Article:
‘NINEVAH’ Built 1864. Iron ship of 1174 Tons. Length; 209 ft. Breadth; 36.5 ft. Depth; 22.7 ft. Built by Hood of Aberdeen for George Thompson Jr. Master; Captain J.Ross. Registered; Aberdeen, VWLS. She was nicknamed ‘Lucky’ because of her accident free career, she was sold to Goodlet and Smith of Sydney, NSW and was finally abandoned in the North Pacific in February 1896. [Passenger and General Carrier] 

The Lucky Nineveh.- The Nineveh  built the same year as the Ethiopian, was an extremely lucky ship in her freights and passengers and made a great deal of money. Old Stephen Thompson was so pleased that he gave Captain Barnet a banquet at the Holborn Restaurant, and all through the dinner kept toasting "the lucky Nineveh,"

Nineveh ll

The Ethiopian, on her first voyage to Melbourne, went out in 68 days under Captain William Edward. She sailed her last voyage under the British flag in 1886. She was then rigged as a barque, and on her passage home from Sydney had a remarkable race with the iron Orontes, belonging to the same owners. The 2 vessels cast off their tugs together outside Sydney Heads, sighted each other off the Horn, were becalmed together in the doldrums, spoke the same ship off the Western Isles; and when the chops of the Channel were reached, the Ethiopian was hove to taking soundings in a fog, when the Orontes came up under her stern within hailing distance. Finally the Ethiopian got into the East India Docks one tide ahead of the Orontes, thus winning the race and a considerable sum in wagers.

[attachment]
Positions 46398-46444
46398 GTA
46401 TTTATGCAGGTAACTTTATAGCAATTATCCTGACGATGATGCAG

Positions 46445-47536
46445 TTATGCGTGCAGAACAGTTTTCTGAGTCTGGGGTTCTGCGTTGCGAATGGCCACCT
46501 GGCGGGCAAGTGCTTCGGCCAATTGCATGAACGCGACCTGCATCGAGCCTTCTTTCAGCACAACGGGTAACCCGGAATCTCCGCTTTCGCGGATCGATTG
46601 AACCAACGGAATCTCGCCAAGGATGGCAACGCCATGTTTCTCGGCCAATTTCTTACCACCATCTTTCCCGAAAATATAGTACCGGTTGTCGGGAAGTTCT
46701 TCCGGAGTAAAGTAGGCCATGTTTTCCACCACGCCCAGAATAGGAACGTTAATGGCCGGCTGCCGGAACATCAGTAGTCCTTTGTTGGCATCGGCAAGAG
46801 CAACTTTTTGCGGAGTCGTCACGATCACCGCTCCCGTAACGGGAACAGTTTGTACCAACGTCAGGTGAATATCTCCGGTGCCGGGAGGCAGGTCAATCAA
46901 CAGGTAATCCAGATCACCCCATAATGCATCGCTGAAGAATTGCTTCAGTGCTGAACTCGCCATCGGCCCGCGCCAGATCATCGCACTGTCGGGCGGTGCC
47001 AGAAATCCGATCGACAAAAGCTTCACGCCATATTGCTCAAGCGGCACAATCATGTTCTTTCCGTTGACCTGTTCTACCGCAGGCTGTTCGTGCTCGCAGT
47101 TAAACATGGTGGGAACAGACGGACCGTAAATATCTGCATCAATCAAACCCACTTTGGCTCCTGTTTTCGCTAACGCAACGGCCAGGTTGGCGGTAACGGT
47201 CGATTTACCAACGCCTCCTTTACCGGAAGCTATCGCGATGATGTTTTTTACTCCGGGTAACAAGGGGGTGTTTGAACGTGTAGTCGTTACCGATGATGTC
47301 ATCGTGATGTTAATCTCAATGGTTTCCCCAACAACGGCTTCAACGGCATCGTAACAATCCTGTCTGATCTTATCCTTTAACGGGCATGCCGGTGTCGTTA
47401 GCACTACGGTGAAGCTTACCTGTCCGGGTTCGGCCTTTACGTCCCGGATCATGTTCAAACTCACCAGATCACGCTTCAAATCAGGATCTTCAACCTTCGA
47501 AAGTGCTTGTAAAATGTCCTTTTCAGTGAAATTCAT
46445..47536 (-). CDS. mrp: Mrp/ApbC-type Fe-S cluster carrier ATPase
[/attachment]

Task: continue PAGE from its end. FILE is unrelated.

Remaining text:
The Ethiopian was sold to the Norwegians. In October, 1894, when bound from St. Thomas to Cork, she was abandoned near the Western Isles. She was afterwards picked up 15 miles from Fayal and towed into St. Michael's, where she was condemned.

The Harlaw was wrecked at Hongkong in 1878

Aberdeen Weekly Journal, 25th Sept 1878: